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The Western Cooling Efficiency Center (WCEC) has developed a set of criteria for test conditions, minimum energy, and water use performance for prototype cooling equipment. The WCEC has identified these conditions as indicative of western state climates. These criteria, named the Western Cooling Challenge (WCC), have been set forth as a challenge to manufacturers to improve the state-of-the-art space cooling products. The National Renewable Energy Laboratory (NREL) is to verify these criteria through laboratory testing at its heating, ventilation, and air-conditioning (HVAC) test facility in Golden, Colorado, which is uniquely suited to accurately measure the cooling performance, energy, and water use of advanced cooling systems.
This document represents the final project report for the Self-Correcting Heating, Ventilating and Air-Conditioning (HVAC) Controls Project jointly funded by Bonneville Power Administration (BPA) and the U.S. Department of Energy (DOE) Building Technologies Program (BTP). The project, initiated in October 2008, focused on exploratory initial development of self-correcting controls for selected HVAC components in air handlers.
To maximize the benefits of converting to light-emitting diode (LED) technology from the traditional high-intensity discharge (HID) technology used in most parking lot lighting, CBEA members developed a performance specificationPDF that should be applied to a specific site, rather than a specific product.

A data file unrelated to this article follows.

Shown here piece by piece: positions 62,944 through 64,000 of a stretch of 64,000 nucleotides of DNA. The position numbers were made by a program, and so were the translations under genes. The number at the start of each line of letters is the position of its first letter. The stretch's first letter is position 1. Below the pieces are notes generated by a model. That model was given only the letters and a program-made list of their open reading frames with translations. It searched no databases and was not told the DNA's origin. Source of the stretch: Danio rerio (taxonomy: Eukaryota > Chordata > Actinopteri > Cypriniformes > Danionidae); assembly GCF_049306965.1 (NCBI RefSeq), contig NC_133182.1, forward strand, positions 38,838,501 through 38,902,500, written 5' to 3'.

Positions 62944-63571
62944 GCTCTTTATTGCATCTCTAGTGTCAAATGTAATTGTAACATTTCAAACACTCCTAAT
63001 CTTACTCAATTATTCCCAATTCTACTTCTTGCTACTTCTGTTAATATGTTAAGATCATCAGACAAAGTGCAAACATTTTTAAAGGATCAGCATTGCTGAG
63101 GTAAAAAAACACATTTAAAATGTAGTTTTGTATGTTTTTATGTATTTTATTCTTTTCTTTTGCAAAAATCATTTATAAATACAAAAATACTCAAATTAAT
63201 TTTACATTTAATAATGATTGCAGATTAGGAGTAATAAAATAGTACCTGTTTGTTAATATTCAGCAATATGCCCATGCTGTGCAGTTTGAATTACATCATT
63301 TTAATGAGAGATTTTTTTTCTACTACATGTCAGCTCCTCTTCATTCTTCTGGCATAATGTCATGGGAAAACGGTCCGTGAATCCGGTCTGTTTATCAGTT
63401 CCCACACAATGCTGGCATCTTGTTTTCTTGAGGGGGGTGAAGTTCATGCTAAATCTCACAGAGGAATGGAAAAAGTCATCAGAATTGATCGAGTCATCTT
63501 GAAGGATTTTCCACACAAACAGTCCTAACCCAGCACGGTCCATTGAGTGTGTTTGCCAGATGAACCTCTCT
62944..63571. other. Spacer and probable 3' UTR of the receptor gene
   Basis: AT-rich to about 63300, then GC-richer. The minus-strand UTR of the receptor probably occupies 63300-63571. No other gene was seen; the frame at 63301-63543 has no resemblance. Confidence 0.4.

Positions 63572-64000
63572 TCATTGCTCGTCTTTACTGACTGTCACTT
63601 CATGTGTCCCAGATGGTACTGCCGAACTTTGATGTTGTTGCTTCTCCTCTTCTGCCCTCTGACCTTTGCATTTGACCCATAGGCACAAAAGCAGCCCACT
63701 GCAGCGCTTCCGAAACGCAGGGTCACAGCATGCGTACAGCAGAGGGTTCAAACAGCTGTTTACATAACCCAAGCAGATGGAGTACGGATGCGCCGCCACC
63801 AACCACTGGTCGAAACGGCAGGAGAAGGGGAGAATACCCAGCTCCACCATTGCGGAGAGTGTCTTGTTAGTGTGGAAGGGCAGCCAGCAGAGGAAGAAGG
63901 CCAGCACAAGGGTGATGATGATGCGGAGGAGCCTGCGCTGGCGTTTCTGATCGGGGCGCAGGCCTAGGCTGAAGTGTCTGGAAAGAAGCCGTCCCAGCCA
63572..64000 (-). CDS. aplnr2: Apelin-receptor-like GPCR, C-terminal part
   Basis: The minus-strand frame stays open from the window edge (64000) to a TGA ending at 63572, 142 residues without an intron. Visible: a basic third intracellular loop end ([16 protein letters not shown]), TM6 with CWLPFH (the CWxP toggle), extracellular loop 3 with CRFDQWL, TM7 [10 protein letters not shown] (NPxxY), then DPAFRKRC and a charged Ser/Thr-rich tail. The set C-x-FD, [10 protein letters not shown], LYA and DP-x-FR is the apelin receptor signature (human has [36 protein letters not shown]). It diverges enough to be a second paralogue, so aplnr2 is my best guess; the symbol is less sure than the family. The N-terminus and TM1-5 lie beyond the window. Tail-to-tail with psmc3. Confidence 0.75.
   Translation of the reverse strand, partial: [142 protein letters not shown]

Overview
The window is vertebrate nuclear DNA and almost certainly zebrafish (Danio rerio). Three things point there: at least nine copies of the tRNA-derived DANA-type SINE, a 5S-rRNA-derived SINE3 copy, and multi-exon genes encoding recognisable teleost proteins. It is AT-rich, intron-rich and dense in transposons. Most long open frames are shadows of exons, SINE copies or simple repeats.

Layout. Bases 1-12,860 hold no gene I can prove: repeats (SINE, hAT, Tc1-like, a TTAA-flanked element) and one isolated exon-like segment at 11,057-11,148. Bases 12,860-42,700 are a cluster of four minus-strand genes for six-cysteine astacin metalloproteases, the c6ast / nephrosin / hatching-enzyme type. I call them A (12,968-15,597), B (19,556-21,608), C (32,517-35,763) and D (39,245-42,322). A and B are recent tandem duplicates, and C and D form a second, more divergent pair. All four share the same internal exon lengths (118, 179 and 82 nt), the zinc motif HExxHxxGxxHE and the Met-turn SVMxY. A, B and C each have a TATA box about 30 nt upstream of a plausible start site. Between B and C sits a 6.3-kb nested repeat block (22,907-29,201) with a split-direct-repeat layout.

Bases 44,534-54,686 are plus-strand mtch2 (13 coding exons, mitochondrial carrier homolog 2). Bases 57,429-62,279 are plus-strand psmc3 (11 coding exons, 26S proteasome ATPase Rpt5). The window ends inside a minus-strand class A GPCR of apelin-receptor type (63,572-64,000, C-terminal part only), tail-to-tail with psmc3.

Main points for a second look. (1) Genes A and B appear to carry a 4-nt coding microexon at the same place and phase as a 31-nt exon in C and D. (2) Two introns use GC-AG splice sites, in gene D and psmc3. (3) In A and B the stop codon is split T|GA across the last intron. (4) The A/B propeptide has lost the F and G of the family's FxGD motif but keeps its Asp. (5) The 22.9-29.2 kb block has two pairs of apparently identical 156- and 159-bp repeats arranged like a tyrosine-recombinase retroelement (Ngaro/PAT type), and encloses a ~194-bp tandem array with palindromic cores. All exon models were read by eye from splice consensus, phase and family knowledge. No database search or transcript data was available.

To maximize the benefits of converting traditional high-intensity discharge (HID) technology to high-efficiency alternative technologies, including LED, induction, and fluorescence, a CBEA Project Team developed parking structure lighting performance specifications that should be applied to specific sites rather than specific products.
A CBEA Project Team working to support the market introduction of high-efficiency troffers developed a specification that allowed for high-efficiency LED and fluorescent technologies, and addressed the 2'x2' category of troffer products. Version 3.0 of the Specification was released, expanding the specification to address 1'x4' and 2'x4' product configurations. Potential savings from applying the specification range from 15-45% on a one-for-one basis and up to 75% with the use of controls.
In order to seize the opportunities for improving energy performance in the United States, it is important to understand what drives American companies and building owners to adopt efficiency improvements and sustainability policies. The research in this report provides new insights on how to create high-performing buildings and how to make the right business case to seize these opportunities.
This document provides in-depth instructions and examples for creating useful information from the interval data gained from using the Energy Charting and Metrics (ECAM) tool developed by the California Energy Commission.
This guide explains the benefits and process of building commissioning thereby providing owners and other stakeholders a tool to improve building efficiency and operation. It is intended to be a resource, as well as a call to action, for building owners and facility managers who want to verify their buildings are not only operating as originally intended, but also as efficiently as possible. Commissioning of new construction and major renovations is the primary focus, although commissioning of existing buildings is also briefly discussed as well.